212. “Travelin’ Man,” Ricky Nelson. Songwriter: Jerry Fuller; #1 pop; 1961. Ricky Nelson’s bassist (and future Wrecking Crew member) Joe Osborn, “I had been in Ricky’s band for a couple of weeks. Out on the lot where they did the ‘Ozzie and Harriet Show’ there was this room full of demos, all reel-to-reel tapes. He appointed me to mail all of those back to the writers before we got sued. I don’t think I ever sent one back. I started listening to all the demos and ran across ‘Travelin’ Man.’ I took it to Ricky and said ‘Your pop wanted all this stuff sent back, but I think you oughta take a listen to this one.’” (For his part, songwriter Jerry Fuller has said he pitched the song to Sam Cooke’s business partner J.W. Alexander, who immediately tossed the demo in the trash. In this version of the tale, Joe Osborn was magically in a next door office, overheard the song, and requested the demo from Alexander). The girl-in-every-port number “Travelin’ Man” was Nelson’s second and last #1 pop hit, with his first being 1958’s “Poor Little Fool.” Nelson was also backed during this timeframe by James Burton, one of the most respected guitarists in rock music history. Rolling Stone magazine, “With Nelson, Burton created his distinct technique: He used a fingerpick and a flatpick, and replaced the four highest strings on his Telecaster with banjo strings, so that his guitar snapped, popped and stuttered.” Keith Richards, “I never bought a Ricky Nelson record. I bought a James Burton record.”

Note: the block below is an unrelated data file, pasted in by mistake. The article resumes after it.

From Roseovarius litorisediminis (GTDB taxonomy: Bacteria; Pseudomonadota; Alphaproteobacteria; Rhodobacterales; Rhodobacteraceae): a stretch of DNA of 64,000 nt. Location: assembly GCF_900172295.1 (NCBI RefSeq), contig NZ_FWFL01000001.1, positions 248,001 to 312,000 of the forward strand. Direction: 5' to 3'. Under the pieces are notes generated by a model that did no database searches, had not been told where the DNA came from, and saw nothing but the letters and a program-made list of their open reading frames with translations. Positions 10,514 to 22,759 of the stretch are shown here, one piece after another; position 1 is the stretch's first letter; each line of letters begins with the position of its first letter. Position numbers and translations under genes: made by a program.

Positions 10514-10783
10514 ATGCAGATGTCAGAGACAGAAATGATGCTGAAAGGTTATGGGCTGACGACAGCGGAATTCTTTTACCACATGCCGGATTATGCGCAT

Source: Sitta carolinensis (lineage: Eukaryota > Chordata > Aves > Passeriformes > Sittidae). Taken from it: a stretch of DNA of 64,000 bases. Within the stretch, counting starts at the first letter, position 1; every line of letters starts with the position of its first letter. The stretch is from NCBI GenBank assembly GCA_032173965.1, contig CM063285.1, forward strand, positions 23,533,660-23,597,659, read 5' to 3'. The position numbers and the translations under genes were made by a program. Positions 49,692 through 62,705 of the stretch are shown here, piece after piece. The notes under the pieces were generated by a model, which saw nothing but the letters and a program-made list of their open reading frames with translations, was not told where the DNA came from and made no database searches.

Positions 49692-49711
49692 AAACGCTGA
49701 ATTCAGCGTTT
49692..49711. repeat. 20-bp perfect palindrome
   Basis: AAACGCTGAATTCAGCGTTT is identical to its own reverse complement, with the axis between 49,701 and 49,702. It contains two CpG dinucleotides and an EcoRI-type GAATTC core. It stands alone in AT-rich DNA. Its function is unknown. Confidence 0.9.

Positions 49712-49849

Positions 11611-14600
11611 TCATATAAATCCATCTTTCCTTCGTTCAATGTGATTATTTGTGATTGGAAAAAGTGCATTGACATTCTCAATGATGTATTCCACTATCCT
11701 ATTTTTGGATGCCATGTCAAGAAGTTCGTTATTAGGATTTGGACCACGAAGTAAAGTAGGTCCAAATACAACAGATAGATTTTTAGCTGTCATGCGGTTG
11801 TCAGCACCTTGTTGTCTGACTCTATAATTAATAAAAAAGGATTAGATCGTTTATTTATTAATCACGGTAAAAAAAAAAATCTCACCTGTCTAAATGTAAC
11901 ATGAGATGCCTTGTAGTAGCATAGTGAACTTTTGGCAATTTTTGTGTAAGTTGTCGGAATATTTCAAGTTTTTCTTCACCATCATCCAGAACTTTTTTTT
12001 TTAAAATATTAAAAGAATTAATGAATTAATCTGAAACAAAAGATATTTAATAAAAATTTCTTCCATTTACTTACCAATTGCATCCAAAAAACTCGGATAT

211. “Flagpole Sitta,” Harvey Danger. Songwriters: Sean Nelson, Jeff J. Lin, Aaron Huffman, Evan Sult; #31 pop; 1997. Harvey Danger’s not sick/not well pop punk masterpiece “Flagpole Sitta” is one of the most sarcastic singles to ever hit the Top 40. It’s a mixture of self-gratification, self-deprecation, and a look at a culture that the band found fascinating and appalling. Songwriter Evan Sult, “I think it’s a really true version of what it felt like to be alive, at least in Seattle [when] we actually wrote it. The ironic remove and the innate suspicion of both the mainstream culture and the alternative culture, and the yearning to be part of something, but not being able to get around the suspicion and the self-loathing. And then the ‘bah-bahs’ are just also the joy of being alive. It resonates with a frame of mind that turns out to be more universal than I would’ve thought. It’s both really upbeat and kind of savage and snarky at the same time.” It endures, as Graham Parker might say, because passion is no ordinary word.